The National Sports Collectors Convention (nsccshow.com) is an annual summer gathering of collectors/dealers who have a passion for trading cards, autographs, and any kind of memorabilia that you can think of. First formed in 1980, it is now the premier collectibles industry event that attracts a majority of the licensing agencies from around the professional sports world. The 37th “National” was held during the 1st week of August at the Atlantic City Convention Center, and next summer it will head back to the Midwest in Chicago. HoopsHD’s Jon Teitel attended this year’s event and will present photo essay installments of all the college basketball merchandise he saw in person.
Season previews begin tomorrow so we will have to finish up with a 3-for-1. The most expensive college basketball-related item I saw was at the booth of Joe Drelich of East Coast Sports Marketing (start-collecting.com). It also happened to be the best item: a 1981 McDonald’s All-American Game ticket stub and program autographed by 18 different people including a high school senior named Michael Jordan and a coach named John Wooden. For the last 6 years the game has been televised live on ESPN from the United Center in Chicago, but back in 1981 it was not televised at all and took place at Levitt Arena on the campus of Wichita State University. On 4/11/81 a man named Brent House attended the game, got a bunch of autographs, and eventually realized the pristine prize he had in his personal possession. A couple of years ago Joe purchased the ticket stub/program in a private sale in western Pennsylvania and he currently has the entire package listed for $20,000. Here are 3 images of this 1-of-a-kind treasure:
1. This is the cover of the program and the ticket stub itself. Joe said that none of the top Jordan collectors have this stub, which is probably why he has been offered $5500 just for that piece alone.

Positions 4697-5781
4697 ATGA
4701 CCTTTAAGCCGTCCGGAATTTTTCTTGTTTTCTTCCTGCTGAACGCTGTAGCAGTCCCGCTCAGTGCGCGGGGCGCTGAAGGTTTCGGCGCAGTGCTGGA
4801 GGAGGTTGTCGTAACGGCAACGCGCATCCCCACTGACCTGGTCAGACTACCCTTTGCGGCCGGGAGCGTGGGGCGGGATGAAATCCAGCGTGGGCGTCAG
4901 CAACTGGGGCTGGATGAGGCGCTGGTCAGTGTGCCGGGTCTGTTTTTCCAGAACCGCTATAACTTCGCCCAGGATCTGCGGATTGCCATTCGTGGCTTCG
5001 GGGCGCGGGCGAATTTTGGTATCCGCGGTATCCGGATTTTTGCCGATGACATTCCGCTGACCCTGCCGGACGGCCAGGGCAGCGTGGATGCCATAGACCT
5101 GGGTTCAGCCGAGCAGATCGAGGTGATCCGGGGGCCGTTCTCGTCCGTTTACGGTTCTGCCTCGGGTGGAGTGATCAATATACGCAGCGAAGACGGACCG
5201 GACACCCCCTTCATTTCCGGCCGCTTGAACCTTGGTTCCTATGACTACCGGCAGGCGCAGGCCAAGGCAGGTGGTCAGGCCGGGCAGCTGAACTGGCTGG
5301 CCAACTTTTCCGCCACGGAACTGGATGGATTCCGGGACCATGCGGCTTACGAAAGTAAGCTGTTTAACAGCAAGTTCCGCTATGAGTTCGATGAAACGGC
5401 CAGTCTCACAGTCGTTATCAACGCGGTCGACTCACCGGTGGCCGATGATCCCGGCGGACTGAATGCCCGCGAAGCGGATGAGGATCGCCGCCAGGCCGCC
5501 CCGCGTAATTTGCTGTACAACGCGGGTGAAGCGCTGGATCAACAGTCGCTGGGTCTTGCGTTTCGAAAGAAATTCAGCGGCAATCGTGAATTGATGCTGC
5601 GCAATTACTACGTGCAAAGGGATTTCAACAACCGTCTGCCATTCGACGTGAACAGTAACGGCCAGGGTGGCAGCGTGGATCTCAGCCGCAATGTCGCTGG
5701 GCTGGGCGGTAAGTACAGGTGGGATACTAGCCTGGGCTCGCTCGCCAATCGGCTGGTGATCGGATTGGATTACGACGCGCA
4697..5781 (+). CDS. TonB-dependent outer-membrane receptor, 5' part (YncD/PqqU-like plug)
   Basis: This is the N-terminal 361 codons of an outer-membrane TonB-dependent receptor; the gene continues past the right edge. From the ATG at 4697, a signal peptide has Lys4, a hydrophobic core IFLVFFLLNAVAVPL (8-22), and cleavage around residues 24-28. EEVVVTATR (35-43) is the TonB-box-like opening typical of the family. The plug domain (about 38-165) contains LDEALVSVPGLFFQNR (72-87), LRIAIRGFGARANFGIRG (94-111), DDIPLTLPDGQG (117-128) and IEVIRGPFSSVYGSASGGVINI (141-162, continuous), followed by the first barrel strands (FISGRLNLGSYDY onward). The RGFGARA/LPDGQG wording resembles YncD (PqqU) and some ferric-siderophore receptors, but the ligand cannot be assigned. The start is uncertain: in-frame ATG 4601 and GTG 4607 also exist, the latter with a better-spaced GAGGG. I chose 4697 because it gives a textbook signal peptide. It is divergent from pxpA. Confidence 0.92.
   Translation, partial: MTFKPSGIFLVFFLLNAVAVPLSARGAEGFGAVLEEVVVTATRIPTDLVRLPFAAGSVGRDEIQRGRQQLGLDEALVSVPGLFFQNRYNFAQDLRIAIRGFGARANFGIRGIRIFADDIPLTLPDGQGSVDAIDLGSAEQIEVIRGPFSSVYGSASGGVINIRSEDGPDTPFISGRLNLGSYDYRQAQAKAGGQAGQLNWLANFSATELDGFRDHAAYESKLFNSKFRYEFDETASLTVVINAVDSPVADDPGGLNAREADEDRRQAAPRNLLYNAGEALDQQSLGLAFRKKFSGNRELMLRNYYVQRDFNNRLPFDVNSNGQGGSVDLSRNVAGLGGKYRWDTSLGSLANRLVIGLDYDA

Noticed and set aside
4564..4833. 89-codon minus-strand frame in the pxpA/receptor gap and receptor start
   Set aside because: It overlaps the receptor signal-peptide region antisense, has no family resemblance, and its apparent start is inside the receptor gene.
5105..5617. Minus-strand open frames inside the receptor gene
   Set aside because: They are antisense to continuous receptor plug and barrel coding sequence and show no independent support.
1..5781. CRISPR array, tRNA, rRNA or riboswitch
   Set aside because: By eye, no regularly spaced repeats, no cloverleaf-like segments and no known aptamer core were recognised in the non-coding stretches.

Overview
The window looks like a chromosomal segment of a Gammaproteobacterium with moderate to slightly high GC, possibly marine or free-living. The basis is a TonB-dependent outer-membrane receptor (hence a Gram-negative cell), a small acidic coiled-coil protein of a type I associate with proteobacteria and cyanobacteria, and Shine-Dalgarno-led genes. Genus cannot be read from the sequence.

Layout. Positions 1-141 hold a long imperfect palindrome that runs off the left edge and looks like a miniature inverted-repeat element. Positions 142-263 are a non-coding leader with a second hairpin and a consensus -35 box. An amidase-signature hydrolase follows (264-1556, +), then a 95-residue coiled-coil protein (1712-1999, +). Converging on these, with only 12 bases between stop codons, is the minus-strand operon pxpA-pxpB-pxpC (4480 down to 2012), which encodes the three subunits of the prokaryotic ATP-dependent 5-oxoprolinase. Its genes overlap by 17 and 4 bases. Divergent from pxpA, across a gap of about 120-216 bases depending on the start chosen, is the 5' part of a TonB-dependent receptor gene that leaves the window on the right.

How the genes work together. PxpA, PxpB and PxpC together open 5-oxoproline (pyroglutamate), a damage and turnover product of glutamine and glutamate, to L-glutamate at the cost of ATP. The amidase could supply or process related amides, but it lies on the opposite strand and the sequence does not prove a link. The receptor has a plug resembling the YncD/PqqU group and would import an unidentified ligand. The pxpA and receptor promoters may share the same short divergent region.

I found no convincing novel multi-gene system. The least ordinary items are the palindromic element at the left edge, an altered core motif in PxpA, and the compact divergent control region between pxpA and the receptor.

2. This is a close-up of Jordan’s image inside the program that he autographed. What makes this such a desirable item is that fact that it contains a “pre-career” autograph that is an “early exemplar”: everyone wants a guy’s signature once he is a Hall of Famer, but far few try to get it when the guy is just a high school senior. Joe said that this autograph has been photographed by representatives of every major collectible company including Jimmy Spence (founder/president of JSA Autograph Authentication Services).
3. This is the scorecard that was actually scored by hand at the game that evening. As you can see by all the scribbling next to Jordan’s name he had a pretty good night (a McDonald’s Game-record 30 PTS, including the winning FT with 11 seconds left in a 1-PT win by the East), but somehow the John Wooden MVP award was shared by Adrian Branch (24 PTS) and Aubrey Sherrod (19 PTS). There were also a pair of future Hall of Famers who joined Jordan that night: Patrick Ewing/Chris Mullin.
If you like jewelry then you should talk to Scott Welkowsky of Out of this World Memorabilia (www.ringsofchampions.com). There was not a lot of stuff for under $100, but then again he has stuff that was owned by champions. Here are 4 of my favorites:
1. My most vivid memory of Antoine Walker was watching him join Paul Pierce to help lead the Celtics to the 2002 Eastern Conference Finals, but 6 years prior to that he helped lead Kentucky to the 1996 NCAA title. He had 11 PTS/9 REB in a 76-67 win over Kentucky, then turned pro and was selected 6th overall by Boston. This original game-worn jersey was signed by Walker and inscribed “1996 NCAA Champs!”: it is on sale for $2500.